For a man who has suffered as much abuse as anyone in his life, Gurpal Virdi is remarkably optimistic.
The 63-year-old does not hold any grudges, but he says he suffered the most appalling racial abuse both as a child growing up in white-dominated London and as a police officer.
To top it off, when it was all over and he decided to resign from the police force and become a local councilor, he says the Met brought totally unproven sexual abuse charges against him that derailed his political career. .
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Her father came to the UK in 1961 with the aim of finding a better life for his family in the UK, as India at the time was mired in the chaos of British-imposed partition.
Although he has a degree and is a trained police officer, he says he was unable to find professional employment as Indians were effectively banned, so he was forced to work in the factory. of Southall Rubber.
But he worked hard, saved money, and was able to buy a house for his wife and three children to follow him to England.
Gurpal was only eight years old when he suddenly found himself in a London torn by racism.
“It was very nice and warm in India and here it was very very cold. We were used to big houses in India and suddenly we lived in tiny terraced houses. It was quite a shock, ”he says.
“There were very few Asians back then. Just a few families on our way.”
It was the policy of the day to take ethnic minority schoolchildren to schools in white-dominated neighborhoods to help them “fit in” – but in reality this led to bullying and abuse. awful.
Gurpal was transported by bus from Southall to a school in Greenford.
“It was very, very wrong what they did because we were isolated,” he says.
“I was a long haired Sikh. My hair was pulled out every day for three or four years. There was blood flowing down my face and I was in great pain.
“I was getting punches and beatings. People would say things like ‘go take a swim, brown shit’.”
Even after all these years, Gurpal still looks emotional about it.
“My dad didn’t want to know because he was under stress himself, but mom still had to treat my cuts and bruises. The elders of the community tended to keep their heads down, ”he says.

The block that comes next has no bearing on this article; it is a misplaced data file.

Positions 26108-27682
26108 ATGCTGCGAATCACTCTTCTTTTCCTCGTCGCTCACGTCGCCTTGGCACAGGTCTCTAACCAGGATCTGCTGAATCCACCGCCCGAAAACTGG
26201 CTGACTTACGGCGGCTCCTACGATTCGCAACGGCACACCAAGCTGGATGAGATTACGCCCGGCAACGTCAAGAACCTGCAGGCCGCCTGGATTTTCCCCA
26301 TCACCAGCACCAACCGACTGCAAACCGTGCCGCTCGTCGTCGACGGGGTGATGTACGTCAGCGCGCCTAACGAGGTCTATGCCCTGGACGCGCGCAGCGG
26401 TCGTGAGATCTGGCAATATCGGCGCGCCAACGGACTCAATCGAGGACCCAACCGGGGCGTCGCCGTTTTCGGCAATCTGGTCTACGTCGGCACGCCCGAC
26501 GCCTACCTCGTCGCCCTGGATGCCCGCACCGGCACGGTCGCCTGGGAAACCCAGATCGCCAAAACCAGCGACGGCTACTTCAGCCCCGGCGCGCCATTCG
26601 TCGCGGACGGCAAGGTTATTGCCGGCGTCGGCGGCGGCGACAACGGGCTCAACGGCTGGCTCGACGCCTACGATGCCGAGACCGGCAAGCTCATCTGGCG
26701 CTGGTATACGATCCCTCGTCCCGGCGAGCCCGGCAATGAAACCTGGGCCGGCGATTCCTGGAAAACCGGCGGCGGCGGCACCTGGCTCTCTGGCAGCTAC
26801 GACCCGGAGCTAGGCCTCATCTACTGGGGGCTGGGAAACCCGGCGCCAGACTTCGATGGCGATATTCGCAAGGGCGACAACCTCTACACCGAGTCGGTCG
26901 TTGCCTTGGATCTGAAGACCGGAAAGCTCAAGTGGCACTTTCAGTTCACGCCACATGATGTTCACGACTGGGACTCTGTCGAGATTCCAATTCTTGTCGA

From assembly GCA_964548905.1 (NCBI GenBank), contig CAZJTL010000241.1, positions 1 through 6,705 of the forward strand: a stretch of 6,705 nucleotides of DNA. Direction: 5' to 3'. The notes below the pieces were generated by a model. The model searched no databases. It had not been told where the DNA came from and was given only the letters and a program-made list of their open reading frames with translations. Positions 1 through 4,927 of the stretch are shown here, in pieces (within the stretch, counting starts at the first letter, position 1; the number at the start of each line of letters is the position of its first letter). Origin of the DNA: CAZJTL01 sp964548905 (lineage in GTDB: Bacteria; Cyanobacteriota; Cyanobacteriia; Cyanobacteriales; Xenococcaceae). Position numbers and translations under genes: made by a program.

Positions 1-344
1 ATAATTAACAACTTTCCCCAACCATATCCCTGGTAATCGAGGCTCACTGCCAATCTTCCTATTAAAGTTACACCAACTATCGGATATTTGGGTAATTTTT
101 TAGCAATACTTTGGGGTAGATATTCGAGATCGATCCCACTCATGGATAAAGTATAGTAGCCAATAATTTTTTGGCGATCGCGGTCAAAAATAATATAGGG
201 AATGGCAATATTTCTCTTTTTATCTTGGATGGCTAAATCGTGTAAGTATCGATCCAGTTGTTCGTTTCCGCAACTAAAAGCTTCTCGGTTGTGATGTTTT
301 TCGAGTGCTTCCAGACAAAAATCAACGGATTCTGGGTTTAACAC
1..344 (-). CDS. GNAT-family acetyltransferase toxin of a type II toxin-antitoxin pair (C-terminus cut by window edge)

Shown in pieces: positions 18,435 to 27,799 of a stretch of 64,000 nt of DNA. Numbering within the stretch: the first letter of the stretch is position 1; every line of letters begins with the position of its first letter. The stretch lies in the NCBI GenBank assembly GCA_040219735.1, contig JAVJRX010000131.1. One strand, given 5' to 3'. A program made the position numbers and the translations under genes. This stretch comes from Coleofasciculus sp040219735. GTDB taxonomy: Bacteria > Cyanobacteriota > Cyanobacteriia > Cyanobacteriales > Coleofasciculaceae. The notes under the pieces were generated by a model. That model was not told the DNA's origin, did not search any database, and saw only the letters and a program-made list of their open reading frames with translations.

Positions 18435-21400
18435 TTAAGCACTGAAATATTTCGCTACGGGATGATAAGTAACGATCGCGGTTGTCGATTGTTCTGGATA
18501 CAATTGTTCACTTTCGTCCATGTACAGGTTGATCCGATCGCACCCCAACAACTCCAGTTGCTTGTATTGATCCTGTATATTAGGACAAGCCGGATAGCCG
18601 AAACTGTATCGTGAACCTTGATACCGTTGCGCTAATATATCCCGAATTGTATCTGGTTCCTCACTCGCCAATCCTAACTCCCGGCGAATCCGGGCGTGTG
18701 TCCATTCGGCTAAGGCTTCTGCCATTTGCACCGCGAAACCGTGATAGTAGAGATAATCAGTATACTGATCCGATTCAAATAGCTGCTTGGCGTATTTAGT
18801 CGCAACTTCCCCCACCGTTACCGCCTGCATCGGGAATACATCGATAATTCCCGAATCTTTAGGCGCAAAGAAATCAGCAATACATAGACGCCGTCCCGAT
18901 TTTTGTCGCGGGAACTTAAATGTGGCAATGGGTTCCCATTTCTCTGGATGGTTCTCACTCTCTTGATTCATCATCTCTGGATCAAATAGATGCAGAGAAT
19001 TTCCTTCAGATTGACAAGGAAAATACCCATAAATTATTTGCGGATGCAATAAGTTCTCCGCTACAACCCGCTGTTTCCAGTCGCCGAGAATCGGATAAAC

“The thing is, the teachers weren’t listening if you said you were being bullied.
“If you reported being bullied, you would still get the cane.”
Fortunately Gurpal’s uncle has been one of those who spoke out against the “bussing” school system and challenged school authorities.
There were protests and the Indian Workers Association got involved and forced the government to change its policy.
“The policy changed and I went to Featherstone School in Southall… but still got bullied,” Gurpal said.
“It really, really touched me and I wanted to take action to do something.”
In the end, Gurpal and his friends spent time exercising and building muscles so they could defend themselves, and then the bullies started firing them.
He also learned to give as much as he received verbally. It was ultimately the only way to survive.
“The police were very, very mean to us. They never investigated anything if we were attacked. They never did anything. That’s what made me decide to join the police to try. to make a change, ”says Gurpal.
As a teenager, Gurpal was caught up in battles with the skinheads – a subculture originally from London – who repeatedly attempted to attack Southall and the Asian resistance to them.
He remembers the night in 1979 when a New Zealand activist by the name of Blair Peach was killed during a protest after the National Front took control of Southall town hall. Later, Gurpal said, it turned out that he had been beaten by a police officer.
It was this horrific moment that brought the Asian community together and sparked a backlash that permanently chased skinheads out of town.
Gurpal was 100% determined to join the police – a move that meant he was being rejected by his community.
“My parents objected. With the exception of a few close friends, all of them disappeared and the parents weren’t coming to our house,” he said bitterly.
“I was trying to tell them, ‘If you want to change, you have to do it from the inside out.'”
Ultimately, Gurpal signed on as a special constable in 1979 so his father wouldn’t know it, and then he became a full-fledged police officer two years later.
Yet his problems were only just beginning.
“The police professors were constantly lashing out at me in class, so after three or four weeks I just volunteered to talk and they had to say I had to hold back,” Gurpal laughs.
“Some of the officers made it clear that you were not welcome, but if you complained you were out, so it was about trying to get through your two-year probation.”